• Rainwater as the alternative water source is very variable in availability, especially as climate change involves more frequent and long droughts coupled with more intense rain showers. Large buffer volumes can be needed to optimally capture and reuse rainwater. If we infiltrate all the rainwater that falls on our soil, groundwater reserves would benefit from this and as such, these groundwater reserves can be used sustainably. Use rainwater or infiltrate it to recharge groundwater reserves.
  • Surface water is an option but is also a limited resource. In some places in the world rivers hardly reach the ocean anymore because all the water is taken upstream for use. Also, rivers are shared by different countries, which involves risks. If one country decides to use more water from the rivers, this can endanger the flow to the neighboring country and result in more water scarcity in that region. Use surface water sustainably, ensure sufficient cross-boundary water flows.
  • Desalination is a hot topic, used in many regions as seawater is ubiquitously available. However, desalination requires a lot of energy and, thus, can be expensive. Most regions where it is used are devoid of other alternatives, making desalination the only option left. Countries that don’t border an ocean would become dependent on neighbors. Also, desalination can only be done close to the ocean, meaning large infrastructural works are needed to distribute the water over the entire country. The brine produced by desalination can have devastating effects on the ocean ecosystem, which should be considered and kept to an absolute minimum. Desalination has the potential to solve water challenges but is not the holy grail. Use it as a last resort, focus first on minimizing water consumption and using freshwater sources sustainably.
  • Wastewater is an untapped resource of water (99% water, 1% waste). When water is used, wastewater is produced. There is no discrepancy in supply and demand as they are inherently linked to each other. Treating and reusing wastewater results in a circular loop, needing limited fresh water to supplement the loss of water. One should pay attention to the discharge of the waste concentrate in the environment, ensuring no negative impact on the receiving water body and ensuring sufficient water flows in rivers. Wastewater and circular water use are one of the best measures available to relieve the stress on our freshwater resources.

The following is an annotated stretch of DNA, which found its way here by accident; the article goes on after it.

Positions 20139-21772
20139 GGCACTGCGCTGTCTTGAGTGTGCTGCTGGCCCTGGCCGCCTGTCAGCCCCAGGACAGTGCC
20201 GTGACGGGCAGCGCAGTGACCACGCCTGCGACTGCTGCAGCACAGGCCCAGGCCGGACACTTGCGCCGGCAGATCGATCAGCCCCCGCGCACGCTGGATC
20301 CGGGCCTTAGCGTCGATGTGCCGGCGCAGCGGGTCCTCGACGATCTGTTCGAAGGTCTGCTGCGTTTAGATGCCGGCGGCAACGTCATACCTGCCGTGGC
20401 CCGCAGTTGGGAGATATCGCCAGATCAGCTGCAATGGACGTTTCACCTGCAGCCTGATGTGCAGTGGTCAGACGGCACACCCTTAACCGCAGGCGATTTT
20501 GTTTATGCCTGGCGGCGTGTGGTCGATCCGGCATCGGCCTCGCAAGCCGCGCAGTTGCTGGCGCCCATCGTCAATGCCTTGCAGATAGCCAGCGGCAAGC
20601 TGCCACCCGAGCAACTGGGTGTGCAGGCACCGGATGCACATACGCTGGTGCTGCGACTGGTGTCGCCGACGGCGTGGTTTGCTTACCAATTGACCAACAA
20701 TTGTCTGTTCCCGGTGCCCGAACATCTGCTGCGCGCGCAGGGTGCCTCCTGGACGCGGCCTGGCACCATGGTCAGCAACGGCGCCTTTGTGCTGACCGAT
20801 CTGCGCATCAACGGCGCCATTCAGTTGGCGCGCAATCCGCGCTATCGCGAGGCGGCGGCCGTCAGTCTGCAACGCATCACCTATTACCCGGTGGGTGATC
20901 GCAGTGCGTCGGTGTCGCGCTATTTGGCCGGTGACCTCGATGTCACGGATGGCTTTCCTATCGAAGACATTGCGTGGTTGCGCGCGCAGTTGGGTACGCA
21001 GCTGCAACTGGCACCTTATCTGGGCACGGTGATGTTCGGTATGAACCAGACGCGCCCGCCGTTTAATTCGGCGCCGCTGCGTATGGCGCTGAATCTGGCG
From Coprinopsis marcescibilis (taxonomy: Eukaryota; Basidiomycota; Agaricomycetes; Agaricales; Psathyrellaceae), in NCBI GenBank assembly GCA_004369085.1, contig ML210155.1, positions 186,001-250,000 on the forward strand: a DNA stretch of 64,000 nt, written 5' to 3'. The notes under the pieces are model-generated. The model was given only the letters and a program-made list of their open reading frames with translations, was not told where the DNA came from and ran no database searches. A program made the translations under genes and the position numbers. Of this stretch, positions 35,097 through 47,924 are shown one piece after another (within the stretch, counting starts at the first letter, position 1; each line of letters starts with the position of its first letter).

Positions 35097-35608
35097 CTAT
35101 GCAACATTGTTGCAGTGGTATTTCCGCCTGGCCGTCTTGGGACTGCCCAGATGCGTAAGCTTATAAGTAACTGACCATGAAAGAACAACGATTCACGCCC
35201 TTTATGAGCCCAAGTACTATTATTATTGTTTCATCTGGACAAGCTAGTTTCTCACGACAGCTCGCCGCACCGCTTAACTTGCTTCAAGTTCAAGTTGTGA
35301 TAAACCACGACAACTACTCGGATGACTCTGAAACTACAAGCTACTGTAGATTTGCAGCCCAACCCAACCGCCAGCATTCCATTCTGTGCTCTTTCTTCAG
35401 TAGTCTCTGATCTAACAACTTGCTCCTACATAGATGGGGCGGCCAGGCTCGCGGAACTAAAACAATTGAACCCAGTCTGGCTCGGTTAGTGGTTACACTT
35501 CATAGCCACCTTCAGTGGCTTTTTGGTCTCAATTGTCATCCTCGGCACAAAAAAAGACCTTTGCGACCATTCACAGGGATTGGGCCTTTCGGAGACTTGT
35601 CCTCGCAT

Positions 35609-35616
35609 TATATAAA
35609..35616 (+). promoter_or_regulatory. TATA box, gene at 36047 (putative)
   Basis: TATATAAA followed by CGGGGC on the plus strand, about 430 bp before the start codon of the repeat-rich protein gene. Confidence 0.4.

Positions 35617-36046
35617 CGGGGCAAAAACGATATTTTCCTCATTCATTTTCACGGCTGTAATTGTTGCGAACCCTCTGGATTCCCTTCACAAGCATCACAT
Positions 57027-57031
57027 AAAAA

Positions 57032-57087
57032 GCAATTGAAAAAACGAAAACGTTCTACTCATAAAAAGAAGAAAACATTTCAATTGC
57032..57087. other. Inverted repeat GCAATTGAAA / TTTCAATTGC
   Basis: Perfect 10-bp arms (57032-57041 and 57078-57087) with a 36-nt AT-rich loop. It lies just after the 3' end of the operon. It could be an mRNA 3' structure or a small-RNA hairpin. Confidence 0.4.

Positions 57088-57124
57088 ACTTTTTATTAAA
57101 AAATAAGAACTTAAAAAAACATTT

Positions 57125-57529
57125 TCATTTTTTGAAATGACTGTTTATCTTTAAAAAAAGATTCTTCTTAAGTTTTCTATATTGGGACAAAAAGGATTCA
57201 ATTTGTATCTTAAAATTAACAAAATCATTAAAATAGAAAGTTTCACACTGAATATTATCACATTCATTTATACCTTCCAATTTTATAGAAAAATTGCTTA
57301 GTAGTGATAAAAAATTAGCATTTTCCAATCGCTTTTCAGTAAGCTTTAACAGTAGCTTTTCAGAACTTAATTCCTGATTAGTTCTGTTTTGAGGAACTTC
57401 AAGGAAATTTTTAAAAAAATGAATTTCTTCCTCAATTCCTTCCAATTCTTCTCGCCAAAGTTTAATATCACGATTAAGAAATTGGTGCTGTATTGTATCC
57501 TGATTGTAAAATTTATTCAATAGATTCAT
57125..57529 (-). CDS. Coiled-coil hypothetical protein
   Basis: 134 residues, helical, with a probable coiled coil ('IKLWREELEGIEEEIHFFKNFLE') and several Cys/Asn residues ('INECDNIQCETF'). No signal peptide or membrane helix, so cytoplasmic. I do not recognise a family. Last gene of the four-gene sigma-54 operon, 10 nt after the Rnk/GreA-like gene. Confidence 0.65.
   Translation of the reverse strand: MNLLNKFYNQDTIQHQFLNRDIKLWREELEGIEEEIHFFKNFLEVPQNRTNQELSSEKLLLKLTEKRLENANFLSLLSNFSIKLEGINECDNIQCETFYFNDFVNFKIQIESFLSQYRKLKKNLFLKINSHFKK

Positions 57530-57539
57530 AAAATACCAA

In general, it is not needed to stop completely the use of groundwater. It is a matter of using it wisely so that the recharge of groundwater is larger than or equal to the use of groundwater. There are many options to minimize the use of groundwater so as not to deplete our reservoirs: minimize water use, combine groundwater with alternative water sources (including use of surface water, rainwater) and reuse wastewater to implement circular loops.

Think and act sustainably

Tom

“Making the invisible visible is a very relevant catchphrase for groundwater. As you have read in this blog article, talking about groundwater means involving all aspects of water management. As simple as water (H2O) is, its management is quite complex. We are all responsible for the livelihood of our planet and can all act sustainably to safeguard our groundwater reserves. Let’s think and act sustainably, now!”

Tom Vandekerckhove

Tom Vandekerckhove

Consulting Director

Tom is responsible for the consultancy department of BOSAQ and will help answer any water-related questions. Together with his team of engineers, they tackle all complex water challenges, deliver quality advice, provide the best possible solution and coordinate the implementations. Commitment, honesty, integrity, respect, teamwork and sustainability are some of the core values that define Tom.